Think St. Gabriel Possenti . . . Obama’s America Turns Meek Me Into A Gun Owner: THE WANDERER

By DEXTER DUGGAN PHOENIX — After the December 14 Newtown, Conn., school massacre, liberally inclined Washington Post writer Melinda Henneberger, a Catholic, said the left is correct that guns kill people. But who of any persuasion would doubt that? Guns, that is, plus human evil intent.

However, she added in a December 18 blog post, “the right has a point, too, about the ‘Culture of Death,’ in the language of John Paul II’s Gospel of Life.”

Henneberger wrote, “If gunsalone — or even guns plus lousy treatment options — were the entire problem, why were no little red schoolhouses fired on in the Wild West, where everyone was armed and mental illness completely untreated?”

Moral codes have been ejected faster than spent cartridges.

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What the Reformation has Wrought | Crisis Magazine

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The day may come when Catholics can support neither of the main American political parties or their candidates. Some think it’s already arrived. Alasdair MacIntyre, the Notre Dame philosopher, argued along those lines a few years ago, explaining why he couldn’t vote for either a Democrat or a Republican.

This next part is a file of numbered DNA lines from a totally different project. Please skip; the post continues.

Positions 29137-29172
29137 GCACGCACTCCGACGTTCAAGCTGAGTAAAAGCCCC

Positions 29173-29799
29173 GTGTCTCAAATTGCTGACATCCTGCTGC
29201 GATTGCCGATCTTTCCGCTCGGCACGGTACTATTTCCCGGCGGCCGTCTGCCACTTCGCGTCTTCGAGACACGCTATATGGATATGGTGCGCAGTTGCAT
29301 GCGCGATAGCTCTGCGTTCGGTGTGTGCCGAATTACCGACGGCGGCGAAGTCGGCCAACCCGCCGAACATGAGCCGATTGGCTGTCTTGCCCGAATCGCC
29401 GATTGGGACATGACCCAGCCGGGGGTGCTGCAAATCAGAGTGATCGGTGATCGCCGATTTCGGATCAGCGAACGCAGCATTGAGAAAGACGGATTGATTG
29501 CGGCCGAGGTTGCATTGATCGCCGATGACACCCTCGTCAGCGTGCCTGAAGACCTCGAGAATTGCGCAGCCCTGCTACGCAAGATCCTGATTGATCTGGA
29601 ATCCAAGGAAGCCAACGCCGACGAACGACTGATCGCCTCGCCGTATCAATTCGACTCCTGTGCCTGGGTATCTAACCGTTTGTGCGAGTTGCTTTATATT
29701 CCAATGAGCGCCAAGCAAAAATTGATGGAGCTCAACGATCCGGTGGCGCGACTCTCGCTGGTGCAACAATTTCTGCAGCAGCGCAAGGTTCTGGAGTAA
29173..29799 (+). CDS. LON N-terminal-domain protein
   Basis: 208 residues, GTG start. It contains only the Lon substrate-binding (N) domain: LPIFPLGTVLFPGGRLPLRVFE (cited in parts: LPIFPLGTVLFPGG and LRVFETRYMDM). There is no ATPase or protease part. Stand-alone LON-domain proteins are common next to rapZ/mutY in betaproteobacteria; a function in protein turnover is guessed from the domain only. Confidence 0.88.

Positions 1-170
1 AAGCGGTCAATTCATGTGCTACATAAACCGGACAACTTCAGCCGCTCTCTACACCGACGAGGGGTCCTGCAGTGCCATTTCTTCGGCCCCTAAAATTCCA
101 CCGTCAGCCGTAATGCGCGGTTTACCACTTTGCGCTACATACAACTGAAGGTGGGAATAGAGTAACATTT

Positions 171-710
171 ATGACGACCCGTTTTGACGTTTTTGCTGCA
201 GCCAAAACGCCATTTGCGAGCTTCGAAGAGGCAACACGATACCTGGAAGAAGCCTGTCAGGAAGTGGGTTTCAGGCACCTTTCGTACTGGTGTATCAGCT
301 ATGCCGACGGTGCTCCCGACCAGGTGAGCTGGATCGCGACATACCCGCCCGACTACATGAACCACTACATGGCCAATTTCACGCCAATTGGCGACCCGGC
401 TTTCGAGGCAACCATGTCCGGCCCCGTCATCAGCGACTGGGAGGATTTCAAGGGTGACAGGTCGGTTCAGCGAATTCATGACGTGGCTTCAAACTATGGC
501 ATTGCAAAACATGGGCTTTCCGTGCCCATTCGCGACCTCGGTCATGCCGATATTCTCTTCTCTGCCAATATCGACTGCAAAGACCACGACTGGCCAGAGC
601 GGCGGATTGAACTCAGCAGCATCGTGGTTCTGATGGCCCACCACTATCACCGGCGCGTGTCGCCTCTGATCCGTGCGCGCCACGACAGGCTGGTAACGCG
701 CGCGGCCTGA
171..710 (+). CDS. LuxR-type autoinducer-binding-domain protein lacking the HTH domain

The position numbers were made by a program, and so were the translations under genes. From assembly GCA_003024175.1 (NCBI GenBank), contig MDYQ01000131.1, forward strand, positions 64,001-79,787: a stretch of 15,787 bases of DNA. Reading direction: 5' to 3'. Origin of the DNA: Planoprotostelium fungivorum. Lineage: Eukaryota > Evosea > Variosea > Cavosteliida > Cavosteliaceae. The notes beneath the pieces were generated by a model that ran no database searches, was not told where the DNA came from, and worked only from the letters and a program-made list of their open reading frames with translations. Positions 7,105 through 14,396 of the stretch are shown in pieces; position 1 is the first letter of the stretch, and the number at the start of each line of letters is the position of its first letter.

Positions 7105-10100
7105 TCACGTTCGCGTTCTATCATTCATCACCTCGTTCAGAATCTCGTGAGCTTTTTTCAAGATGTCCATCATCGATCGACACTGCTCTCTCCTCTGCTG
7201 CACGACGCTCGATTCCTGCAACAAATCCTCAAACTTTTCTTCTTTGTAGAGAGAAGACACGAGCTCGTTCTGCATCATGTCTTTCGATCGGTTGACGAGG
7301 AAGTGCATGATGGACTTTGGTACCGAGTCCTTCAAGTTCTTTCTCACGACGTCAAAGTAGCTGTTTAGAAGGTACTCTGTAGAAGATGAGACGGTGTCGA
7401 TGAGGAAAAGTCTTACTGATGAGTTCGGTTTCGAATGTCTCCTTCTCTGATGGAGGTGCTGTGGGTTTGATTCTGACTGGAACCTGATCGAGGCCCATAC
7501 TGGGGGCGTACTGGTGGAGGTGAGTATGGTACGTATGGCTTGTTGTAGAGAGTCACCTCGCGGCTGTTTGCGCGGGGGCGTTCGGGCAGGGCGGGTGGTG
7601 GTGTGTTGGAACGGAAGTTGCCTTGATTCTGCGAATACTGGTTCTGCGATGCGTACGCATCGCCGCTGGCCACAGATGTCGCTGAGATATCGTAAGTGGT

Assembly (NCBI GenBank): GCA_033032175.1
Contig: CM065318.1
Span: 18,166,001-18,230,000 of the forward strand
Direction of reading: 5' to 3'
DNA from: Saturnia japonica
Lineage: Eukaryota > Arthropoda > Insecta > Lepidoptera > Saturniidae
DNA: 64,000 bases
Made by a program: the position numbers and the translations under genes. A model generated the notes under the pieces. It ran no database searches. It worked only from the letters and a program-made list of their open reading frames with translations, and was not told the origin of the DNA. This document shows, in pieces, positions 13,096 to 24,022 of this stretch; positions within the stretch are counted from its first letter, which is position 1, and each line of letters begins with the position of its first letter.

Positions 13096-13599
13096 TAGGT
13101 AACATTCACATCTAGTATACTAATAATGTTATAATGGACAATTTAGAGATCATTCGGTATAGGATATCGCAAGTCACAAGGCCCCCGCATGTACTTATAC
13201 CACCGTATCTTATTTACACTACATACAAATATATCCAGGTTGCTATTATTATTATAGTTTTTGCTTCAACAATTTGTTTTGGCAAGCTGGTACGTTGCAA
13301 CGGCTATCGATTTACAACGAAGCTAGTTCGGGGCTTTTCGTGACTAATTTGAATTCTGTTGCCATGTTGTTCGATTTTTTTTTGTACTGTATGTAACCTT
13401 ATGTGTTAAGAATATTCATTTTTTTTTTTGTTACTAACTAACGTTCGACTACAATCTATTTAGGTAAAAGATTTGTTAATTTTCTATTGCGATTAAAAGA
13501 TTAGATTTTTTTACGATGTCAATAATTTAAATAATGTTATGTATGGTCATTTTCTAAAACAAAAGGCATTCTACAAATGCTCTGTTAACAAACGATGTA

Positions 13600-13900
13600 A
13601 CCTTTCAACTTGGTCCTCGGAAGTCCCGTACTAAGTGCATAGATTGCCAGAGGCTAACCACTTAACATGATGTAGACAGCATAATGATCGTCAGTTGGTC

I don’t know what Professor MacIntyre will do this year. For my part, along with my brother bishops in Pennsylvania, I believe it’s important to vote today and on every election day. A well-formed Catholic conscience can choose wisely between the candidates. And this year, vital issues are at stake.

Still, elections are tough times for serious Catholics. If we believe in the encyclical tradition—from Rerum Novarum to Evangelium Vitae; from Humanae Vitae to Caritas In Veritate—then we can’t settle comfortably in either political party. Catholics give priority to the right to life and the integrity of the family as foundation stones of society. But we also have much to say about the economy and immigration, runaway debt, unemployment, war and peace. It’s why the US bishops recently observed that “in today’s environment, Catholics may feel politically disenfranchised, sensing that no party and few candidates fully share our comprehensive commitment to human life and dignity.”

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